Interleukin-17 produced by malignant mesothelioma-polarized immune cells promotes tumor growth and invasiveness

Valerio Izzi, V. Chiurchiù, E. Doldo, C. Palumbo, I. Tresoldi, R. Bei, L. Albonici, A. Modesti

Research output: Contribution to journalArticle

Abstract

Malignant mesothelioma (MM) is a highly fatal tumor of inner body membranes, the extensive growth of which is supported by both a weak immunogenicity and the ability to reprogram surrounding immune cells towards tumor-supporting phenotypes. Interleukin-17 (IL-17) is a major inflammatory cytokine which is now accepted as the paradigmatic cytokine of many autoimmune diseases; however, its role in tumor immunology has only been partially unraveled, and no data exist regarding its possible involvement in MM. Thus, in this work we evaluated the ability of MM to induce IL-17 production in immune cells and the effects of IL-17 on MM growth and invasiveness. Our data show for the first time that macrophages and CD4+ T-cells are polarized by MM to produce IL-17, and that this cytokine exerts multiple tumor-supporting effects on both cell growth and invasiveness. These data provide novel evidence of the crosstalk occurring between MM and immune cells and suggest potential targets for the development of new pharmacological approaches for MM treatment.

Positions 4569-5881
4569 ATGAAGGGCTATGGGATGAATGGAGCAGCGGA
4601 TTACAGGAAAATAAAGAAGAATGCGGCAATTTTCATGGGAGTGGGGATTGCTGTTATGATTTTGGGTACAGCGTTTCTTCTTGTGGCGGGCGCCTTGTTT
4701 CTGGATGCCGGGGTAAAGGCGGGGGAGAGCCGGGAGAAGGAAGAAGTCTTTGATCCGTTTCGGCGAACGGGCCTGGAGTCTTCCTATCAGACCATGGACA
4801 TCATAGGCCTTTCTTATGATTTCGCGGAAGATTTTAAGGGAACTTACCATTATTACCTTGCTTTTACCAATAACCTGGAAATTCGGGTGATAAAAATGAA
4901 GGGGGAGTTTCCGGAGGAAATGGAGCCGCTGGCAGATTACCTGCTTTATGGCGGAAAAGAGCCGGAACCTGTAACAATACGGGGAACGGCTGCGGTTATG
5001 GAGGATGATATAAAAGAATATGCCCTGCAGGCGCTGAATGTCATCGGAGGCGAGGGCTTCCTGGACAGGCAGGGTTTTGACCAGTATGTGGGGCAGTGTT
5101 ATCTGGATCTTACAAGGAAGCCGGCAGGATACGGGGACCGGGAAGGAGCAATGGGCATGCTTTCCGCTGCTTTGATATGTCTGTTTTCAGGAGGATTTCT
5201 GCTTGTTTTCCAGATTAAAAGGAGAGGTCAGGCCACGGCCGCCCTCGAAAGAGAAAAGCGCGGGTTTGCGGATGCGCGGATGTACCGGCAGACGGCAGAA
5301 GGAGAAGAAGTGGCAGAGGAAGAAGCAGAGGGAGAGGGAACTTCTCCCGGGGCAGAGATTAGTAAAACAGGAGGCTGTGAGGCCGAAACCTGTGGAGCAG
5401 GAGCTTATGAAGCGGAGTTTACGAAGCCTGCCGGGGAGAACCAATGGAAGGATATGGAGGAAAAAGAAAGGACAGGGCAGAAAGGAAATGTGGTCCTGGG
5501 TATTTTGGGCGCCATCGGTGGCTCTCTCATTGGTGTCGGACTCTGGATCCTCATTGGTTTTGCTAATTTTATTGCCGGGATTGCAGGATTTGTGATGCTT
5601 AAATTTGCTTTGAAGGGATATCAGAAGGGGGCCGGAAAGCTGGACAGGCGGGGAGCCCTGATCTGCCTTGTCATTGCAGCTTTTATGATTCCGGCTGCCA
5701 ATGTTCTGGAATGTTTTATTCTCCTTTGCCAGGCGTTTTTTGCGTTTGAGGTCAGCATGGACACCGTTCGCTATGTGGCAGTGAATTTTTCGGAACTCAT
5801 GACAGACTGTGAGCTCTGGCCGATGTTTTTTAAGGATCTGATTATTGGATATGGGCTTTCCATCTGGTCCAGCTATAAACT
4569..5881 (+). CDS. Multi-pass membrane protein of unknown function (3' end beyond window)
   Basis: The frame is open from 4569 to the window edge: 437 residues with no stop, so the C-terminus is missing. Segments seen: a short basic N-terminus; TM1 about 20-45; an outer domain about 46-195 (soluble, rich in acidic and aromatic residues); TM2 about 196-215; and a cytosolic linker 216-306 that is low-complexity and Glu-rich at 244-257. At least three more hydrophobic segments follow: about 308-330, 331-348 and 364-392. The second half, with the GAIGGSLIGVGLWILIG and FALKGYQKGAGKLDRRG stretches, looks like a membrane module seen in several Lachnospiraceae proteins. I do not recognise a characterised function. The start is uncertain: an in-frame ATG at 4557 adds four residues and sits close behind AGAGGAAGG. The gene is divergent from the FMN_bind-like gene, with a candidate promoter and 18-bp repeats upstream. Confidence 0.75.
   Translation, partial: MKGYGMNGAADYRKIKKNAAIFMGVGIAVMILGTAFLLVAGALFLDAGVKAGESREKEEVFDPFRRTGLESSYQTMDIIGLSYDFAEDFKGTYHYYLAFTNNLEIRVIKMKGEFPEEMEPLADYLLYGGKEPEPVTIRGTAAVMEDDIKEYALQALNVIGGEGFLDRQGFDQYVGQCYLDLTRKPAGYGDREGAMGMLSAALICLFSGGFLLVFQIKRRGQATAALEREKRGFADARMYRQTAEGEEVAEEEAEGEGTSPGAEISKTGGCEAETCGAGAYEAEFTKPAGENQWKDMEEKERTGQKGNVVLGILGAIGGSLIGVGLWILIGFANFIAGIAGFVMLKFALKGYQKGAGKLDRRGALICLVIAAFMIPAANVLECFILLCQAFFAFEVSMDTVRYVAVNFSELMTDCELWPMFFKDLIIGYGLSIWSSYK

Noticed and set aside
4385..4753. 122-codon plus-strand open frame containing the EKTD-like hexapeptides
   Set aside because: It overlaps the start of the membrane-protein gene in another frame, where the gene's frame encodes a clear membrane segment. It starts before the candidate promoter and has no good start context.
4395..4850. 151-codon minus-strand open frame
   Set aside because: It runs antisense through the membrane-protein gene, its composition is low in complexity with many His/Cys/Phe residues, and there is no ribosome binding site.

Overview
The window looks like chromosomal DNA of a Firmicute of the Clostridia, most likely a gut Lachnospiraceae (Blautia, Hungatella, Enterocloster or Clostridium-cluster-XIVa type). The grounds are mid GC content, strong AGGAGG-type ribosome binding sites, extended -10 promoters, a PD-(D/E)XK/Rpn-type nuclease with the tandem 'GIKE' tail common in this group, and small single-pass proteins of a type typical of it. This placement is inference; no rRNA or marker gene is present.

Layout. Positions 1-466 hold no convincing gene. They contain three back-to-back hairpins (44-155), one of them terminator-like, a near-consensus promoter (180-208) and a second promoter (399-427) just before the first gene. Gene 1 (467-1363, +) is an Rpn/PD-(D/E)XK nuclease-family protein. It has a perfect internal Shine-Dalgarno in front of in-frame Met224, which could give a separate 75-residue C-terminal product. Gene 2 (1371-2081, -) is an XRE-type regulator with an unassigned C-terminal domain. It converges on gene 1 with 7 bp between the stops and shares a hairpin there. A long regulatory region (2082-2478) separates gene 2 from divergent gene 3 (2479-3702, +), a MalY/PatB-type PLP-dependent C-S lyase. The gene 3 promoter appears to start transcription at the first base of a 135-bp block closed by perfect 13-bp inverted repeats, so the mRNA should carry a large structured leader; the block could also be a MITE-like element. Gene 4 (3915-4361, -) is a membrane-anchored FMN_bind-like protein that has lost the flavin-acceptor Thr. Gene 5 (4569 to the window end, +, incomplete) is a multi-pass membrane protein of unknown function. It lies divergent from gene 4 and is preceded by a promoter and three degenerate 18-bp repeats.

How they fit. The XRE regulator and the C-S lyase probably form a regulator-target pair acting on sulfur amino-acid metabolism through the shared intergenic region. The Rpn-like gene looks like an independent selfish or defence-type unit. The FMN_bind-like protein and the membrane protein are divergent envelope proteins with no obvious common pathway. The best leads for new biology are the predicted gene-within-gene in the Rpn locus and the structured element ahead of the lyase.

Original languageEnglish
Pages (from-to)203-214
Number of pages12
JournalEuropean Journal of Inflammation
Volume11
Issue number1
Publication statusPublished - Jan 2013

Keywords

  • Inteleukin-17
  • Malignant mesothelioma
  • Tumor growth
  • Tumor-supporting immune cells

ASJC Scopus subject areas

  • Immunology
  • Immunology and Allergy

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    Izzi, V., Chiurchiù, V., Doldo, E., Palumbo, C., Tresoldi, I., Bei, R., Albonici, L., & Modesti, A. (2013). Interleukin-17 produced by malignant mesothelioma-polarized immune cells promotes tumor growth and invasiveness. European Journal of Inflammation, 11(1), 203-214.